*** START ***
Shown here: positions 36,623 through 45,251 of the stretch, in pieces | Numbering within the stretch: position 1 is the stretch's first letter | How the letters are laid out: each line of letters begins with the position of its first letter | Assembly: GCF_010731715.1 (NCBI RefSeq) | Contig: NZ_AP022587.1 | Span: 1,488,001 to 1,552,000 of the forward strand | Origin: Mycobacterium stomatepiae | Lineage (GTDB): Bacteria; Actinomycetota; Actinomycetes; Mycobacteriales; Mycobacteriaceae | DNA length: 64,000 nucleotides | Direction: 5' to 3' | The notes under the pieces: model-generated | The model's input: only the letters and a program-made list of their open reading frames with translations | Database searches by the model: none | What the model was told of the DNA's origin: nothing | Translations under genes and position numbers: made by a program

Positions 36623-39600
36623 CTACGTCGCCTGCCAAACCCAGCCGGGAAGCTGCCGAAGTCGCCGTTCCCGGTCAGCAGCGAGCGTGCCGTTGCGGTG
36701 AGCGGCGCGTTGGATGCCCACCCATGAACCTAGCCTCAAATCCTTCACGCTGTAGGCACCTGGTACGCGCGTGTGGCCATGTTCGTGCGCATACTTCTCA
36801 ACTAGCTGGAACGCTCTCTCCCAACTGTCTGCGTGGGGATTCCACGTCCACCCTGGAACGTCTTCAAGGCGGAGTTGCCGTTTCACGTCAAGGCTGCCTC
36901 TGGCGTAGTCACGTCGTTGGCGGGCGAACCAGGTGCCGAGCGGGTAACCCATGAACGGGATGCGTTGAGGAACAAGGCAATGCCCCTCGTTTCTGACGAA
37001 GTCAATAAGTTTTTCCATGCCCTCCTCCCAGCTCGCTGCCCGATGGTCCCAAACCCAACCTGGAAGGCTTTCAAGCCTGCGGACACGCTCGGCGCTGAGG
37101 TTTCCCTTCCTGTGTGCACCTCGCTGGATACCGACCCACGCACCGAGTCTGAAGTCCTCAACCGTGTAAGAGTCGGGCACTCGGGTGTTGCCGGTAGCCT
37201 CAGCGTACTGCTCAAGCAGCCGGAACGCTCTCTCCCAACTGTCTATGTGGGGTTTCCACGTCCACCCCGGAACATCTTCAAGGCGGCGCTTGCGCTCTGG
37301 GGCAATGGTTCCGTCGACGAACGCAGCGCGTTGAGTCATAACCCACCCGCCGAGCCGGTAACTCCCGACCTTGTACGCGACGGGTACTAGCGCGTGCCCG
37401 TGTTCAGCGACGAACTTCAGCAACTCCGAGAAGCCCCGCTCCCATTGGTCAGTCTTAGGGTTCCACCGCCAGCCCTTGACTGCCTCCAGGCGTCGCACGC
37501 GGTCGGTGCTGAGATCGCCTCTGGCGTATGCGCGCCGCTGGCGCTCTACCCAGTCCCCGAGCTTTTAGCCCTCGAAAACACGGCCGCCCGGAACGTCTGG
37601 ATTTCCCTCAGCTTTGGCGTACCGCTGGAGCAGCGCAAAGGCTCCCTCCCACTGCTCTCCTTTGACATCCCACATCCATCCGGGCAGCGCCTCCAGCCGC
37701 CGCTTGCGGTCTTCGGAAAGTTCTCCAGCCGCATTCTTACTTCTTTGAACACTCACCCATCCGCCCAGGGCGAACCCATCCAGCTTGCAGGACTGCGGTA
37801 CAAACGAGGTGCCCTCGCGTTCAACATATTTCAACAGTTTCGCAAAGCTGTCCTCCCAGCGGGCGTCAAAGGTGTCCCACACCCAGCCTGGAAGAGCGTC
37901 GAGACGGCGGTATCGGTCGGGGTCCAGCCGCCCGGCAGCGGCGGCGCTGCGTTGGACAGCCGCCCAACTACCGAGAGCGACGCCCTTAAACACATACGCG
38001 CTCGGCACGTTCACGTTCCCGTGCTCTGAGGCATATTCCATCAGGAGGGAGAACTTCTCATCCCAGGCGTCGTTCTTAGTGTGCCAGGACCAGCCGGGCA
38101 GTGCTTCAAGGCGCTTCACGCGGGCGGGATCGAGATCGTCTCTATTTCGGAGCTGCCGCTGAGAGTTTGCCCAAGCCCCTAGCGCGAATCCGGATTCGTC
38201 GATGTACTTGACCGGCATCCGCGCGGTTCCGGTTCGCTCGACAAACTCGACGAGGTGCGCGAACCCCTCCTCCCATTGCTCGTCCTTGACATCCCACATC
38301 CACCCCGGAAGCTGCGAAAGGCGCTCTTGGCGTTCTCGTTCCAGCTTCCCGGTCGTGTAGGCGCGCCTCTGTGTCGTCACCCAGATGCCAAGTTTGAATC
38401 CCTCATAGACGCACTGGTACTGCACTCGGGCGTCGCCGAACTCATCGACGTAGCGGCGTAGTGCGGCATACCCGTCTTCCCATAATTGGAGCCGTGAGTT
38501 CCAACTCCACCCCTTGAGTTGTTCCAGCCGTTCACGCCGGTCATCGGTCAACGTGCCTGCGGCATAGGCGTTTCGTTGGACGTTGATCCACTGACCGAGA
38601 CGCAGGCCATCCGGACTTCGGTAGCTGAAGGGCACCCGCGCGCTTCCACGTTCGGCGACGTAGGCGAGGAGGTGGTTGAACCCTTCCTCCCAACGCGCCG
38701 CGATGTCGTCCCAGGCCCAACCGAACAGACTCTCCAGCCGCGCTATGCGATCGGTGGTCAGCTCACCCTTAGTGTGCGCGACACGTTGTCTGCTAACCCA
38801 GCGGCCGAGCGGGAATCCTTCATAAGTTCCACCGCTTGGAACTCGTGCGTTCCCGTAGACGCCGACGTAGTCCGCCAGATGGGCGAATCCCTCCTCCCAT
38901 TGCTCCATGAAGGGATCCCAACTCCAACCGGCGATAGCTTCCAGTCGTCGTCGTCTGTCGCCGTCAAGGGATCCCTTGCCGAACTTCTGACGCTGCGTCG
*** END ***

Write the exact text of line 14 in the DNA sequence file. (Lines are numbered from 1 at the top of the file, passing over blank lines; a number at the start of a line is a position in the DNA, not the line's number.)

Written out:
37701 CGCTTGCGGTCTTCGGAAAGTTCTCCAGCCGCATTCTTACTTCTTTGAACACTCACCCATCCGCCCAGGGCGAACCCATCCAGCTTGCAGGACTGCGGTA